HC Deb 01 November 1944 vol 404 cc802-3W
Sir G. Owen

asked the Minister of Labour whether he is aware that, of the members of the building trade called up as tradesmen in March, 1942, the majority were skilled joiners over 32 years of age; many were posted to units, such as the R.E.M.E., as joiners' mates, and that most have remained in that grade at a lower rate of pay than men in grades 1,2 and 3, many of whom had never been apprenticed to the building trade; that these men would be better employed repairing houses in the bombed areas and building new houses; and what will be their position under the demobilisation scheme.

Mr. McCorquodale

I think my hon. Friend must be under some misapprehension. No members of the building trade over 25 years of age at registration, other than labourers, were called up in March, 1942. Perhaps he would be good enough to have a word with me on the matter.

Mr. Martin

asked the Minister of Labour whether he is aware that it has been impossible in a number of cases to secure the release of craftsmen urgently required for work of house repairing in London from the various Services; that in some cases there is evidence that these men are not doing specialist work in the Service concerned; that they are not sufficiently numerous to make any appreciable difference to the fighting effort; and to obviate the delay in their release will he direct further inquiries into the matter.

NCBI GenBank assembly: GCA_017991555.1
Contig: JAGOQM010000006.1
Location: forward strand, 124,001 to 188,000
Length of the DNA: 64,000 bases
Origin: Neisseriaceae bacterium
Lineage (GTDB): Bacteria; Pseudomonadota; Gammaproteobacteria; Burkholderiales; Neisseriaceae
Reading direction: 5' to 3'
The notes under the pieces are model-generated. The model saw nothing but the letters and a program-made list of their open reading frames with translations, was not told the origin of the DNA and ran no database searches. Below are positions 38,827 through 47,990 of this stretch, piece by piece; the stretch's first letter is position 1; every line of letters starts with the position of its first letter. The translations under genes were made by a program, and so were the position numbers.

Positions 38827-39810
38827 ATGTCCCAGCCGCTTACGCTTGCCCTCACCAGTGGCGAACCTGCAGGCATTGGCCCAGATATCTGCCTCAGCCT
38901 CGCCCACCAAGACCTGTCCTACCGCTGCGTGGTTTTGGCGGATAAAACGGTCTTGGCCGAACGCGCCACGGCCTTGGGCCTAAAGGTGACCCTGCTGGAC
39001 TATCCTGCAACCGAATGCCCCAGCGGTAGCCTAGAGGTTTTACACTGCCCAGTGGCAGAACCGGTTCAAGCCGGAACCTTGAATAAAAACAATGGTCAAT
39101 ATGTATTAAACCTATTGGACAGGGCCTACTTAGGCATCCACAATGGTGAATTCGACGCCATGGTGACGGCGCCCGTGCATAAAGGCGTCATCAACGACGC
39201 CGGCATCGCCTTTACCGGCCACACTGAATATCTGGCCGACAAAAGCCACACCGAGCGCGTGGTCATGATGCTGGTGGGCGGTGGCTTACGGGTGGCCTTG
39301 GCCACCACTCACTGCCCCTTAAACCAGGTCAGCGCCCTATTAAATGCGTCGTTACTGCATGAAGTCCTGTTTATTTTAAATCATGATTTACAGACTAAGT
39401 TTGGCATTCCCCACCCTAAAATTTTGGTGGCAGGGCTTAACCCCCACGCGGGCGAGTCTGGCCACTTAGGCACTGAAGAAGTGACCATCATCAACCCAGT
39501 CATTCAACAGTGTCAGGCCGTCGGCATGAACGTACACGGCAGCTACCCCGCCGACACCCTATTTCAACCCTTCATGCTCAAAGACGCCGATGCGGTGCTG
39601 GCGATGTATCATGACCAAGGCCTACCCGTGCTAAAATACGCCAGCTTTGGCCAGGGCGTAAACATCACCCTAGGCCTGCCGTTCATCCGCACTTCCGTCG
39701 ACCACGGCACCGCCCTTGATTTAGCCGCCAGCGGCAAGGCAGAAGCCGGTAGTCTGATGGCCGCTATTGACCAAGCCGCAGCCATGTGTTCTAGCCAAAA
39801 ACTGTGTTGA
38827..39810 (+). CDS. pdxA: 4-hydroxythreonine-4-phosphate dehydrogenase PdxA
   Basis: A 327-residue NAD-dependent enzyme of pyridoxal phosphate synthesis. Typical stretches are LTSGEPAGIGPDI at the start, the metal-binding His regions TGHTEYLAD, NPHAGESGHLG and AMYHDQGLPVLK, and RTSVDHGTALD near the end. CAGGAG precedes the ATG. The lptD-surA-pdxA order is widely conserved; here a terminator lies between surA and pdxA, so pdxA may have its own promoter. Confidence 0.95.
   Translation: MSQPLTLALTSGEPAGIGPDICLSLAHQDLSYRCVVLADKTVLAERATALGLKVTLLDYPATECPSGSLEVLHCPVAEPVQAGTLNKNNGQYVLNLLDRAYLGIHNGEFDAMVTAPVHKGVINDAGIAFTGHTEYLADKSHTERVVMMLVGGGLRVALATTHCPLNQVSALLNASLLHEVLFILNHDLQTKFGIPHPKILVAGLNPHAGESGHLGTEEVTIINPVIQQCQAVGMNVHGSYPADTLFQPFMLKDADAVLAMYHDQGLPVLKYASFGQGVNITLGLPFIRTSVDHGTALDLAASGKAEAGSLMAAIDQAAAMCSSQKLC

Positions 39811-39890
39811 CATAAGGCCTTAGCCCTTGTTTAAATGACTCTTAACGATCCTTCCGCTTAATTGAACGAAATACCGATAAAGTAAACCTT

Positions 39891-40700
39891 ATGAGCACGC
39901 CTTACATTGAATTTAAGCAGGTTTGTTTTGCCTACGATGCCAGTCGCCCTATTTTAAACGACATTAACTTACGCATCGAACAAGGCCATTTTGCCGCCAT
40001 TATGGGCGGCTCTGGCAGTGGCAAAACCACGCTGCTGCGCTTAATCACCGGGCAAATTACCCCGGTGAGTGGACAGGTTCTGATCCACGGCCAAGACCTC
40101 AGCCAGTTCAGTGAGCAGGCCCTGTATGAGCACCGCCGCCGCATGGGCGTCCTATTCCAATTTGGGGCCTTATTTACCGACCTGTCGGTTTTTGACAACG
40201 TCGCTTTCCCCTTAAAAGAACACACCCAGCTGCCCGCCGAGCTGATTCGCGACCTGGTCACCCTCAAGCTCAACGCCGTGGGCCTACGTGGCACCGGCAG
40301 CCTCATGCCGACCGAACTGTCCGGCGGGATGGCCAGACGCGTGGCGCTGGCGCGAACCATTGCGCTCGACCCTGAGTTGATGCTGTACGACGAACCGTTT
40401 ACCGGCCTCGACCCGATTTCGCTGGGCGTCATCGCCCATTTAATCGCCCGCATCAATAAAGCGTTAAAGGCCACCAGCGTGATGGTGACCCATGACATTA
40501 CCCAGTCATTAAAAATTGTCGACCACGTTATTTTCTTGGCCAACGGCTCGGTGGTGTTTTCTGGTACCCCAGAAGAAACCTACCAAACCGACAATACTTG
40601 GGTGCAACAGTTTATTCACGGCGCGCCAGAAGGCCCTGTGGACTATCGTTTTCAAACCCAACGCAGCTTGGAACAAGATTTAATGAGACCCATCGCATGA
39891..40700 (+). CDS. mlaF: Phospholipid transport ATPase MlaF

Mr. McCorquodale

As my hon. Friend stated in his reply to the hon. and learned Member for Ilford (Mr. G. Hutchinson) on 11th October, the Services have made considerable numbers of men available for house repairs in London. The decision as to whether an individual may be released must, of course, rest with the Service Department concerned, but if my hon. and learned Friend will let me have particulars of the cases to which he refers I shall be prepared to consider whether there is ground for making a further application.